Climate Change

There has been a significant media firestorm in the past few days about the science of climate change.  There are some basic facts that scientifically prove the Earth is changing.

  1.  Carbon dioxide absorbs heat.  More CO2, more heat gets trapped.  If the Earth didn’t have any CO2 in its atmosphere the planet would have average temperatures around zero degrees Fahrenheit.
  2. The amount of CO2 in the Earth’s atmosphere has varied over time, but has never been as high as it is right now.  Burning fossil fuels (gas, oil, coal, etc) produces CO2.  We started burning more of these fuels with the Industrial Revolution.  Current CO2 measurements are taken in Hawaii, to avoid big city pollution.  Historic data comes from taking ice samples from Antarctica known as ice cores.  This ice has a small amount of air trapped in it that is analyzed for its content.  There are both night/day and seasonal fluctuations, but averages are quite telling.  The data is summarized in one figure below.

Credit: Vostok ice core data/ JR Petit et al; NOAA Mauna Loa CO2 record and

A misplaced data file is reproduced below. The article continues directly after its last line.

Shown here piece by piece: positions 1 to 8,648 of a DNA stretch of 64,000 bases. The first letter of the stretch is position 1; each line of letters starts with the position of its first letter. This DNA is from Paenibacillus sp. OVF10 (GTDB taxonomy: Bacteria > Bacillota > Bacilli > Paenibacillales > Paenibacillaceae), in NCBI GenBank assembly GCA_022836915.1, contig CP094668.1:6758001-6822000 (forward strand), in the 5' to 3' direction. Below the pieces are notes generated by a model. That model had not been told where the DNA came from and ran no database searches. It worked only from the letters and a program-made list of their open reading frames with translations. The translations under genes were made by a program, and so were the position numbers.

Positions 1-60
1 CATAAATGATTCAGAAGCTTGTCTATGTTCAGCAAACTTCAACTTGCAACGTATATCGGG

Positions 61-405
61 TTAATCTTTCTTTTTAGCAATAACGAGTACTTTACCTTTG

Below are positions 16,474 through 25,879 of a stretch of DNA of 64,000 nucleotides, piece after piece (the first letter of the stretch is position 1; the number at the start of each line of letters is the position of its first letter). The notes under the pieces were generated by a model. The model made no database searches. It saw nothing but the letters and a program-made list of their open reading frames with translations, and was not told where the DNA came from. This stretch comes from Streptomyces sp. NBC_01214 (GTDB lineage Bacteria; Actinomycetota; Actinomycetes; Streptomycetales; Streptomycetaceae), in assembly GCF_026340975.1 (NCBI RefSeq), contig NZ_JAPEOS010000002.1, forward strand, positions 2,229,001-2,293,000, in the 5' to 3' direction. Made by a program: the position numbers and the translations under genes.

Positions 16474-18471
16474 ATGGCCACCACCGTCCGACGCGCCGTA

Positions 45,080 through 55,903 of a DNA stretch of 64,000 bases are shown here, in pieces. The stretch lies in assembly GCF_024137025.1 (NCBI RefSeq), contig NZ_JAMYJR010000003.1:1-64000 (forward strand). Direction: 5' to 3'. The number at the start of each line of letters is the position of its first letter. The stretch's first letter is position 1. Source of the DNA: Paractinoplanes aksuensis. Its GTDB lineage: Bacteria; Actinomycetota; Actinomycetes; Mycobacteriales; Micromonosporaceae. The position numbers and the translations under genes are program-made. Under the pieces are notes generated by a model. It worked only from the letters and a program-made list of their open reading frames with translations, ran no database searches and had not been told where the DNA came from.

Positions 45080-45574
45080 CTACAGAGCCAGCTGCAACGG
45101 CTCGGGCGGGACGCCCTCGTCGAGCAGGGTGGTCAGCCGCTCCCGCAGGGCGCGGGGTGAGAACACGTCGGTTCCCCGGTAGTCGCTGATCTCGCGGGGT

Forecasting the exact implications of this change in concentration is difficult, since all areas will react differently.  However, many implications are already being observed.  Changes in overall sea level, ground ice cover, global average temperatures and arctic sea ice are all being observed and monitored by an number of programs around the world. NASA has an incredibly in-depth site dedicated to this science.

There is also an international body, known as the Intergovernmental Panel of Climate Change (IPCC) with representation by 195 countries, who is in charge of assessing climate change science worldwide.  They regularly publish reports of their findings.  The 5th Assessment Report, found in here or as a condensed summary here, concluded “it is extremely likely that human influence has been the dominant cause of the observed warming since the mid-20th century.”

Want to see how some of these things might directly affect you?  NOAA has a great sea level map.  You can zoom to see how a variety of different amounts of rise effects areas – note, for example, New Orleans, NYC metro, or Boston.


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